-  The parameters "ptime" and "maxptime" go in the SDP "a=ptime"
         and "a=maxptime" attributes, respectively.






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RFC 4298           RTP Payload Format for BroadVoice       December 2005


   An example of the media representation in SDP for describing BV16
   might be:

      m=audio 49120 RTP/AVP 97
      a=rtpmap:97 BV16/8000

   An example of the media representation in SDP for describing BV32
   might be:

      m=audio 49122 RTP/AVP 99
      a=rtpmap:99 BV32/16000

6.1.  Offer-Answer Model Considerations

   No special considerations are needed for using the SDP Offer/Answer
   model [5] with the BV16 and BV32 RTP payload formats.

7.  Security Considerations

   RTP packets using the payload format defined in this specification
   are subject to the security considerations discussed in the RTP
   specification [1] and any appropriate profile (for example, [6]).
   This implies that confidentiality of the media streams is achieved by
   encryption.

   A potential denial-of-service threat exists for data encoding using
   compression techniques that have non-uniform receiver-end
   computational load.  The attacker can inject pathological datagrams
   into the stream that are complex to decode and cause the receiver to
   become overloaded.  However, the encodings covered in this document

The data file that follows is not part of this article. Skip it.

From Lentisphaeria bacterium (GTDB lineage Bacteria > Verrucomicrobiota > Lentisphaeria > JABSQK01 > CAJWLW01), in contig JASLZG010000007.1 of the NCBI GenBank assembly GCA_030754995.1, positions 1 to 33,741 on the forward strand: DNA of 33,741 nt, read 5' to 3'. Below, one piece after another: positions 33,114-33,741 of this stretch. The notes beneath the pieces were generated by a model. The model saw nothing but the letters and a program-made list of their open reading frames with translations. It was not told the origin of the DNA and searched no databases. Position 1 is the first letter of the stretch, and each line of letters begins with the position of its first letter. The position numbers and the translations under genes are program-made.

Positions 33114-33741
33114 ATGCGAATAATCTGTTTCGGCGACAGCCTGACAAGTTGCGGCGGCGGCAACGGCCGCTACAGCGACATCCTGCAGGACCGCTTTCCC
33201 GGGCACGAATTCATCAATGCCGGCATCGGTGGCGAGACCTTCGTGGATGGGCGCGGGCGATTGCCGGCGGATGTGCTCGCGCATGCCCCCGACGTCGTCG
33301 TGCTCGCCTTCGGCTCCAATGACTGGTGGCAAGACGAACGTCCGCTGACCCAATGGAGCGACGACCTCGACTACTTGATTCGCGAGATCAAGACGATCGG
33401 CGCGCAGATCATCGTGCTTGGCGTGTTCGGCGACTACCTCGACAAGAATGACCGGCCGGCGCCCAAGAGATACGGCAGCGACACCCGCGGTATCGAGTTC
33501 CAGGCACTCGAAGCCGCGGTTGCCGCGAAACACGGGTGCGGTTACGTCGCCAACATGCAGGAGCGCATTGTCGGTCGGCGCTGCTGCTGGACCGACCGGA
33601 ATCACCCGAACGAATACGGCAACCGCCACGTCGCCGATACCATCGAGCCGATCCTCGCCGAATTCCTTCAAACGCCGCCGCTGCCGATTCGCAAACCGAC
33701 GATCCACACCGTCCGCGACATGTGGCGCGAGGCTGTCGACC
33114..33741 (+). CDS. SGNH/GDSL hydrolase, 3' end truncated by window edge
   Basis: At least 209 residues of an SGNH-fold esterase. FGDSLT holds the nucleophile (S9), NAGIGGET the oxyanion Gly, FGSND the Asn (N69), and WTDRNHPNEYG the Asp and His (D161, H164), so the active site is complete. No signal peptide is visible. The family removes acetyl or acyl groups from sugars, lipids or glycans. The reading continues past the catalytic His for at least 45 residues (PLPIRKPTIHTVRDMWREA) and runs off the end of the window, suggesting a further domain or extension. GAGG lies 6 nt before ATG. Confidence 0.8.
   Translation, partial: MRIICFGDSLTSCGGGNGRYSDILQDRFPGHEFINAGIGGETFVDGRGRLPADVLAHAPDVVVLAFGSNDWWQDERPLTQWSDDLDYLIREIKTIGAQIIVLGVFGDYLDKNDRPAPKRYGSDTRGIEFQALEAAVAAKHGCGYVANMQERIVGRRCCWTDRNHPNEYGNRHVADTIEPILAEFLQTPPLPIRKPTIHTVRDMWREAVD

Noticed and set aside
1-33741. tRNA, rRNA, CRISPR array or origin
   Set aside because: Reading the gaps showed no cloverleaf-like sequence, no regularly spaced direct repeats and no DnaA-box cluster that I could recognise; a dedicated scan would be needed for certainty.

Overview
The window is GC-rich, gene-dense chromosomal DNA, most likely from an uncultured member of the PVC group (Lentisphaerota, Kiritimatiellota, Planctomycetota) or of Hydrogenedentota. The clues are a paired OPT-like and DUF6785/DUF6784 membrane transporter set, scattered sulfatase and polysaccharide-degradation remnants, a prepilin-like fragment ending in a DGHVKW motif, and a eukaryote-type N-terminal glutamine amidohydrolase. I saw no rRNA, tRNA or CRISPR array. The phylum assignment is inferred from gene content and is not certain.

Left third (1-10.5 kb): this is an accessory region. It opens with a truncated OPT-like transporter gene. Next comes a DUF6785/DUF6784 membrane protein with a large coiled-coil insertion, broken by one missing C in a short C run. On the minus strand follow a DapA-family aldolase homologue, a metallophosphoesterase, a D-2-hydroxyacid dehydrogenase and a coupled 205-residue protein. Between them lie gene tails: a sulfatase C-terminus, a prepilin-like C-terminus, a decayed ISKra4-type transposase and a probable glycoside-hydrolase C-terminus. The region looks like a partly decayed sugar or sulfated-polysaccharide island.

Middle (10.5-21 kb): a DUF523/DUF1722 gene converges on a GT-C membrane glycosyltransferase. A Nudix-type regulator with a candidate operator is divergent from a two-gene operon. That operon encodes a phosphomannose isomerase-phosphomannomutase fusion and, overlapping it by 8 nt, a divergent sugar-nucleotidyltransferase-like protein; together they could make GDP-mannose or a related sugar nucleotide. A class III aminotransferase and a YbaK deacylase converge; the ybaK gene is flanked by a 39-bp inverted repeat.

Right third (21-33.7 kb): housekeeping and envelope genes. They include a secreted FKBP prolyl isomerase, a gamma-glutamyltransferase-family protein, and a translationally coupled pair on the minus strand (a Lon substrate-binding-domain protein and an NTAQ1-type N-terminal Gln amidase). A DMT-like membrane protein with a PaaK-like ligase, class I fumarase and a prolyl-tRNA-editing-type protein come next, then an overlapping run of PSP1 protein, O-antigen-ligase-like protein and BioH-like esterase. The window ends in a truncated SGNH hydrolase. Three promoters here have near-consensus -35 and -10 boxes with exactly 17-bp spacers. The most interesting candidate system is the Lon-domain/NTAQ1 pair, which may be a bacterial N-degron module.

do not exhibit any significant non-uniformity.

8.  Congestion Control

   The general congestion control considerations for transporting RTP
   data apply to BV16 and BV32 audio over RTP as well (see RTP [1]) and
   any applicable RTP profile like AVP [6].  BV16 and BV32 do not have
   any built-in mechanism for reducing the bandwidth.  Packing more
   frames in each RTP payload can reduce the number of packets sent, and
   hence the overhead from IP/UDP/RTP headers, at the expense of
   increased delay and reduced error robustness against packet losses.

9.  Acknowledgements

   The authors would like to thank Magnus Westerlund, Colin Perkins,
   Allison Mankin, and Jean-Francois Mule for their review of this
   document.




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RFC 4298           RTP Payload Format for BroadVoice       December 2005


10.  References

10.1.  Normative References